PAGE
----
Trophic Cascade

Reciprocity in restoration ecology: When might large carnivore reintroduction restore ecosystems?

Removing or reintroducing apex predators from ecosystems does not appear to have predictable restorative effects,” the researchers concluded, “but solid confirmation will require additional rigorous tests of this assumption of reciprocity.”

Alston et al (pdf)

Can Large Carnivores Change Stream via Trophic Cascade?

Beschta et al (pdf)

Wolves for Yellowstone: dynamics in time and space

Mark Boyce October 2018 (pdf)

Using the Yellowstone model in human-dominated systems would have a very different effect, and the top-down influence of wolves and other large carnivores cannot be expected to rescue ecosystems outside national parks or other protected areas.

Indirect Effects And Traditional Trophic Cascades: A Test Involving Wolves, Coyotes, And Pronghorn

Berger et al (pdf)

A Mammalian Predator–prey Imbalance: Grizzly Bear And Wolf Extinction Affect Avian Neotropical Migrants

Berger et al (pdf)

Carnivore Repatriation And Holarctic Prey: Narrowing The Deficit In Ecological Effectiveness 

Joel Berger (pdf)

Aspen is making a comeback in and around Yellowstone National Park, because of predators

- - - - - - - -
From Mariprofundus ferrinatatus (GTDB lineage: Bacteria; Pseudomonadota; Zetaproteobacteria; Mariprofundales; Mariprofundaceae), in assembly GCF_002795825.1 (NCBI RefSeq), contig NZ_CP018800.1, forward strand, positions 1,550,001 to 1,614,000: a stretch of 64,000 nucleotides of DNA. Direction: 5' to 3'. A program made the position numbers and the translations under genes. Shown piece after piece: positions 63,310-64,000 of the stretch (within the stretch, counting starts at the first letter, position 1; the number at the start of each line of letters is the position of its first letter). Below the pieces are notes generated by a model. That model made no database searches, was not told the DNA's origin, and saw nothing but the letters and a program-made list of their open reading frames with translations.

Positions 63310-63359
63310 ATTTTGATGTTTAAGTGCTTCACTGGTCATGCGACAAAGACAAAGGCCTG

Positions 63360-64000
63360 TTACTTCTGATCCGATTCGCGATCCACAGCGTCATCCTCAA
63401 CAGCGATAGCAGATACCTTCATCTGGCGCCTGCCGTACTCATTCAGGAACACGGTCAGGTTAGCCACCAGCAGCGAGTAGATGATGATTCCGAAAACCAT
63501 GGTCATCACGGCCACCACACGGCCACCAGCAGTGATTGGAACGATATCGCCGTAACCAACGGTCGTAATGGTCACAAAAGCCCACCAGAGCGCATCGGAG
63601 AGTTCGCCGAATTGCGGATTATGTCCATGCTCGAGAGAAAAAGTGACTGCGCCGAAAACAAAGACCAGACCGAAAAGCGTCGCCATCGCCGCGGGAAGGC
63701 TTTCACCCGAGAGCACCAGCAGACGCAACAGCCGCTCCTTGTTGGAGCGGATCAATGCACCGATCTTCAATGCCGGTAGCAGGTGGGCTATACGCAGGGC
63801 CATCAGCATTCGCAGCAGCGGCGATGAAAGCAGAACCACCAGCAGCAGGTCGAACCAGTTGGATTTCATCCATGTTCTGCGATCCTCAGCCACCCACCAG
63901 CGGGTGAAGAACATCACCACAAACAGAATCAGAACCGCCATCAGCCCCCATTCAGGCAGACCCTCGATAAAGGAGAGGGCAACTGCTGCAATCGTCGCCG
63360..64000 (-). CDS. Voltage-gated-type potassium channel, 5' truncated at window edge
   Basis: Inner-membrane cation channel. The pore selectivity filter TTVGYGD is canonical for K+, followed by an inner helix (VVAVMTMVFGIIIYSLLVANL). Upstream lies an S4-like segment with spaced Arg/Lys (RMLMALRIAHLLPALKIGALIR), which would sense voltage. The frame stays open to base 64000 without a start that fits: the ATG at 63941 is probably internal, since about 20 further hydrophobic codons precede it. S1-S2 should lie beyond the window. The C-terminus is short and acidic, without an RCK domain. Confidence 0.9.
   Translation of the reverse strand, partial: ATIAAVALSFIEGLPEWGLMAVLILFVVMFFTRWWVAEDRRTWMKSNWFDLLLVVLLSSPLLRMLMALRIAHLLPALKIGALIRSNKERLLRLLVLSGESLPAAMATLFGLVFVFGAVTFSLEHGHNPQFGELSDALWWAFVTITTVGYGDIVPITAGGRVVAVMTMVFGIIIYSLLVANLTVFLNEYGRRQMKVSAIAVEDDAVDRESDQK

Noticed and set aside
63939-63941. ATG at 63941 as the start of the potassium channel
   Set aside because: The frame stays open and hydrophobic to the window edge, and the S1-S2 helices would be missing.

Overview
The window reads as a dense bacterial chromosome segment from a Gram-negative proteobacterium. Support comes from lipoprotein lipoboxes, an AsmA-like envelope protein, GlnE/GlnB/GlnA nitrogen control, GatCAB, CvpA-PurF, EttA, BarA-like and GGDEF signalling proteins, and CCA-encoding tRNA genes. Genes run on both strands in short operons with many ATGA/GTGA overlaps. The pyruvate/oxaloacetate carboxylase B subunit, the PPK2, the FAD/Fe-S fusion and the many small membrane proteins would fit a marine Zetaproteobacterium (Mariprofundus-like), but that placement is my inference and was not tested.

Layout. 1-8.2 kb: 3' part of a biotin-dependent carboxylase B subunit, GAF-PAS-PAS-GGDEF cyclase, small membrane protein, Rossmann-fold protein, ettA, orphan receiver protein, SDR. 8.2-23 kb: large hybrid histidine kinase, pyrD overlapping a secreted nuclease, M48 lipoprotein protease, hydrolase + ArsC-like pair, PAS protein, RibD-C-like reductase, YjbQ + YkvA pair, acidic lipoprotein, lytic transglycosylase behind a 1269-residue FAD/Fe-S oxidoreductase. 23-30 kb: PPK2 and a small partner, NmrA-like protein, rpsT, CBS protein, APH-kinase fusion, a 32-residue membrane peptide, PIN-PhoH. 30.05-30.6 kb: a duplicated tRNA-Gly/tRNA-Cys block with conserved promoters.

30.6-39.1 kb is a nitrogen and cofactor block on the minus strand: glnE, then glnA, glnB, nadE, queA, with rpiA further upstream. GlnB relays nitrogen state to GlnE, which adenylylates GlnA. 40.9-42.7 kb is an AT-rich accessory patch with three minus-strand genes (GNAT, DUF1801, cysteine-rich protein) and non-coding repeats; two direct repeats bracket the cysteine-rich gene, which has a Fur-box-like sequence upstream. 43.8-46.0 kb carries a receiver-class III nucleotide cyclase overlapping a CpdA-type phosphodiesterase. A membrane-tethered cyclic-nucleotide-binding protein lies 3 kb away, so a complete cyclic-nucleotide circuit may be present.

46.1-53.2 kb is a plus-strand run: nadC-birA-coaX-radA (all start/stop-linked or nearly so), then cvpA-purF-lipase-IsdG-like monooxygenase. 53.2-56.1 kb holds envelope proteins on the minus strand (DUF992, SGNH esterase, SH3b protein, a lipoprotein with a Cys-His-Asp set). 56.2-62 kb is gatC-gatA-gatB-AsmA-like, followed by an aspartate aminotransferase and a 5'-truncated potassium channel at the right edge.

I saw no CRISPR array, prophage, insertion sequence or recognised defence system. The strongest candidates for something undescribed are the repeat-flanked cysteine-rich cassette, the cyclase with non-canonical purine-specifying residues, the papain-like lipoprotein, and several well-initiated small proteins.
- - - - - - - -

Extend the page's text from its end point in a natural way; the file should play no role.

Aspen recruitment in the Yellowstone region linked to reduced herbivory after large carnivore restoration (PDF)
Painter et al

Can predators have a big impact on carbon emissions calculations?

Models suggest that predators and even biodiversity in general play a potentially significant role in carbon sequestration. But whether such results buttress conservation arguments remains a matter of debate. (PDF)

Rewilding the world’s large carnivores

The decision to promote large carnivore rewilding is consistent with a desire to strengthen ecosystem services that benefit humans (PDF)
Wolf et al 

Deer change the landscape indirectly

Deer affect forest plant composition by altering facets of the forest environment, including light availability, soil compaction, and the thickness of a particular layer of soil (PDF)
Sabo et al

Fear of large carnivores causes a trophic cascade

Suraci et al February 2016 (PDF)

Trophic Cascades in Great Lakes Wolves

Rooney et al (PDF)


Ripple et al 2009 (PDF)

Wolves Facilitate the Recovery of Browse-Sensitive Understory Herbs in Wisconsin Forests

Couchard et al 2013 (PDF)

Recolonizing wolves trigger a trophic cascade in Wisconsin (USA)

Ramana Callan et al 2013 (PDF)

Long-Term Regional Shifts in Plant Community Composition Are Largely Explained by Local Deer Impact Experiments

Frerker et al 2014 (PDF)

Is science in danger of sanctifying the wolf?

L. David Mech, 2012 (PDF)

Wolves, deer, maples and wildflowers

Natural and experimental tests of trophic cascades: gray wolves and white‑tailed deer in a Great Lakes forest
Flagel et el (PDF)

Adult Does Avoid Core Areas That Wolves Use

Effects of Maternal Nutrition, Resource Use and MultiPredator Risk on Neonatal White-Tailed Deer Survival
Duquette et el (PDF)

Wolf Paw Print